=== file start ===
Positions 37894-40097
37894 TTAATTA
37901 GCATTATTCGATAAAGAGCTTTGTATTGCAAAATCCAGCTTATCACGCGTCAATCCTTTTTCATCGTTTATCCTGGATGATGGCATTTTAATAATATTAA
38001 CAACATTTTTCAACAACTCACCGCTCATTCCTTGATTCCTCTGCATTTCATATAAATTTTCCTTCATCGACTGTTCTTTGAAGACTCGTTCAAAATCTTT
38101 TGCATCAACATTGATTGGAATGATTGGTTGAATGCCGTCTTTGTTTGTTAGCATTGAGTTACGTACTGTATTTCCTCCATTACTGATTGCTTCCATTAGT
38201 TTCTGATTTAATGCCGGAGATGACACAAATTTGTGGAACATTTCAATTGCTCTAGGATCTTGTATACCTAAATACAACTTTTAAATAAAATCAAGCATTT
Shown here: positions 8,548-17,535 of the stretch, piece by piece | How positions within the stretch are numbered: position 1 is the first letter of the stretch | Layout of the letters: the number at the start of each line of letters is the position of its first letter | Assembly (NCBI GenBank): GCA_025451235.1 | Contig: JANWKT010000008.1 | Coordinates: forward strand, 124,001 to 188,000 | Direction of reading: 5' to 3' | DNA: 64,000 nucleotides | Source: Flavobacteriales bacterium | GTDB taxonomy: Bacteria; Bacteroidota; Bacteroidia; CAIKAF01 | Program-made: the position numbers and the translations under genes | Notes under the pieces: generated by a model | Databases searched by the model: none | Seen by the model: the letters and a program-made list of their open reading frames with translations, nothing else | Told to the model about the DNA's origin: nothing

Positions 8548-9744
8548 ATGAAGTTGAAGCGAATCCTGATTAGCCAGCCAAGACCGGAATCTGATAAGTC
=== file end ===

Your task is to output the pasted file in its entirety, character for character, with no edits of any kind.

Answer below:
Positions 37894-40097
37894 TTAATTA
37901 GCATTATTCGATAAAGAGCTTTGTATTGCAAAATCCAGCTTATCACGCGTCAATCCTTTTTCATCGTTTATCCTGGATGATGGCATTTTAATAATATTAA
38001 CAACATTTTTCAACAACTCACCGCTCATTCCTTGATTCCTCTGCATTTCATATAAATTTTCCTTCATCGACTGTTCTTTGAAGACTCGTTCAAAATCTTT
38101 TGCATCAACATTGATTGGAATGATTGGTTGAATGCCGTCTTTGTTTGTTAGCATTGAGTTACGTACTGTATTTCCTCCATTACTGATTGCTTCCATTAGT
38201 TTCTGATTTAATGCCGGAGATGACACAAATTTGTGGAACATTTCAATTGCTCTAGGATCTTGTATACCTAAATACAACTTTTAAATAAAATCAAGCATTT
Shown here: positions 8,548-17,535 of the stretch, piece by piece | How positions within the stretch are numbered: position 1 is the first letter of the stretch | Layout of the letters: the number at the start of each line of letters is the position of its first letter | Assembly (NCBI GenBank): GCA_025451235.1 | Contig: JANWKT010000008.1 | Coordinates: forward strand, 124,001 to 188,000 | Direction of reading: 5' to 3' | DNA: 64,000 nucleotides | Source: Flavobacteriales bacterium | GTDB taxonomy: Bacteria; Bacteroidota; Bacteroidia; CAIKAF01 | Program-made: the position numbers and the translations under genes | Notes under the pieces: generated by a model | Databases searched by the model: none | Seen by the model: the letters and a program-made list of their open reading frames with translations, nothing else | Told to the model about the DNA's origin: nothing

Positions 8548-9744
8548 ATGAAGTTGAAGCGAATCCTGATTAGCCAGCCAAGACCGGAATCTGATAAGTC